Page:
Accel-KKR is a technology-focused investment firm with over $9 billion in capital commitments. The firm focuses on software and IT-enabled businesses, well-positioned for top-line and bottom-line growth. At the core of Accel-KKR’s investment strategy is a commitment to developing strong partnerships with the management teams of its portfolio companies and a focus on building value alongside management by leveraging the significant resources available through the Accel-KKR network. Accel-KKR focuses on middle-market companies and provides a broad range of capital solutions including buyout capital, minority-growth investments, and credit alternatives. Accel-KKR also invests across a wide range of transaction types including private company recapitalizations, divisional carve-outs and going-private transactions. Accel-KKR is headquartered in Menlo Park with additional offices in Atlanta and London. Visit accel-kkr.com to learn more.

Media Contact:


Rafael Granato, Vice President of Marketing
+1 (510) 474-7509

For Accel-KKR:

Todd Fogarty
Kekst CNC
+1 (212) 521-4854

5 Factors that Impact Carrier Lane Pricing


Ever wonder how your carriers come up with their lane pricing? Here’s a quick primer on some of the key factors that go into these decisions.

Also referred to as a “freight lane,” a carrier lane is simply a route that’s routinely served by a specific carrier. By establishing lanes to operate in, carriers, independent operators, and large trucking operations can run more efficiently and effectively (versus trying to serve “everyone everywhere”).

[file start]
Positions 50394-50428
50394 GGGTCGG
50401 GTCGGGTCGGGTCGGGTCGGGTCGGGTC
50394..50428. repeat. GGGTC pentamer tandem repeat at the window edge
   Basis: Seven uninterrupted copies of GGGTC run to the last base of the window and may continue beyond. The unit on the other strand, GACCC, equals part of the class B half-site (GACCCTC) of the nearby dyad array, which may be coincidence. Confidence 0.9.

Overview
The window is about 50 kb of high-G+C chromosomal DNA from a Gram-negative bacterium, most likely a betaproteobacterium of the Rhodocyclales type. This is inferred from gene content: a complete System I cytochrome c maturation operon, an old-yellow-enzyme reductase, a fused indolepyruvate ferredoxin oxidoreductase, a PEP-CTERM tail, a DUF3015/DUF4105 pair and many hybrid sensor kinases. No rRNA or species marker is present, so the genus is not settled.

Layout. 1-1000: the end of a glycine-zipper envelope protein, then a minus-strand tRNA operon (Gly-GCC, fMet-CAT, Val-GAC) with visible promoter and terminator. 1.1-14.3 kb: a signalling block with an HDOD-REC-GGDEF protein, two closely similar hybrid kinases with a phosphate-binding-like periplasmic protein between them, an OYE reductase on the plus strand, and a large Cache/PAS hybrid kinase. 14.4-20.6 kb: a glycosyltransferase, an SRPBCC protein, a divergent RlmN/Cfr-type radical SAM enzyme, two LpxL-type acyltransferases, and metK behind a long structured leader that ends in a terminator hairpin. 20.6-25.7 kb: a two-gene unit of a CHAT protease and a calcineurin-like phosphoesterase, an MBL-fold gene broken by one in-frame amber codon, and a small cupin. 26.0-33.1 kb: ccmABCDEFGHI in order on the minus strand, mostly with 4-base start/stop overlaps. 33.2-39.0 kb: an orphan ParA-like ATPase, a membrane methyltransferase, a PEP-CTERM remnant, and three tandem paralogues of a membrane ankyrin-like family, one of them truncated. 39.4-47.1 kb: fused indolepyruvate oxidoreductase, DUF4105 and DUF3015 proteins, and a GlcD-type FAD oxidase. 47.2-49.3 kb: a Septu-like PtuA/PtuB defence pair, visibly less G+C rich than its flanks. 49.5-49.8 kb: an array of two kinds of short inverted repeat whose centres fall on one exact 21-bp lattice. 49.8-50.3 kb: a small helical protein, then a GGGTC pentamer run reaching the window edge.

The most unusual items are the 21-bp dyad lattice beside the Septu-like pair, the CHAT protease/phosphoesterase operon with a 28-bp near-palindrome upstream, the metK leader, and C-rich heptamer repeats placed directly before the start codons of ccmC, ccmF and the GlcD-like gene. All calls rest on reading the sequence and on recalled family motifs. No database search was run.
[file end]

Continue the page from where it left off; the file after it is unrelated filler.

Many less-than-truckload (LTL) carriers operate within a fixed region of the country where they have established lanes, while national LTL carriers operate both within defined regions and via long-haul lanes that carry freight through those regions. Finally, independent operators manage both full and partial truckloads within their established lanes.

5 Points to Remember

Here are five determining factors that carriers use when developing their lane pricing:

  • Current freight volume. Much like any industry that fluctuates according to supply and demand, freight usually costs more to move when everyone is vying for space on trucks. When that demand wanes, lane pricing usually retreats along with it. “Rates are elevated right now and the supply-demand dynamic suggests they will remain so for some time,” Freightwaves “Carriers are rejecting loads at a high rate and volumes are flowing at historic levels. Carriers have options and they are exercising them in search of margins.”
  • Fuel costs. As fuel prices go up, carriers typically adjust their costs to offset their own increased cost in this realm. When fuel costs go down, the savings are often passed along to the shipper via a fuel cost component that carriers build into their own pricing models. These fluctuations can directly impact carrier lane pricing.
  • Head-hauls, backhauls, and deadhead miles. When truck drivers are competing to reduce empty miles, rates will be lower. When shippers are competing to find capacity, rates will be higher. Key factors that carriers look at include the chances of getting reloaded after delivery; and the load-to-truck ratio at the pickup and delivery locations. They also factor in deadhead miles or the number of “empty” miles that have to be driven between pickup and delivery locations (for the next load).
  • Driver pay and labor availability. These two go hand-in-hand: when there are ample drivers to choose from, and when those drivers aren’t commanding higher wages, carrier lane pricing tends to remain steady. However, when driver shortages begin to drive up wages, those increases are usually reflected in higher transportation costs for shippers. Coming off a year when labor availability was an issue for most organizations—and then moving right into the 2020 pandemic (which took a different toll on workforce availability)—this point remains a major hurdle for carriers and trucking companies.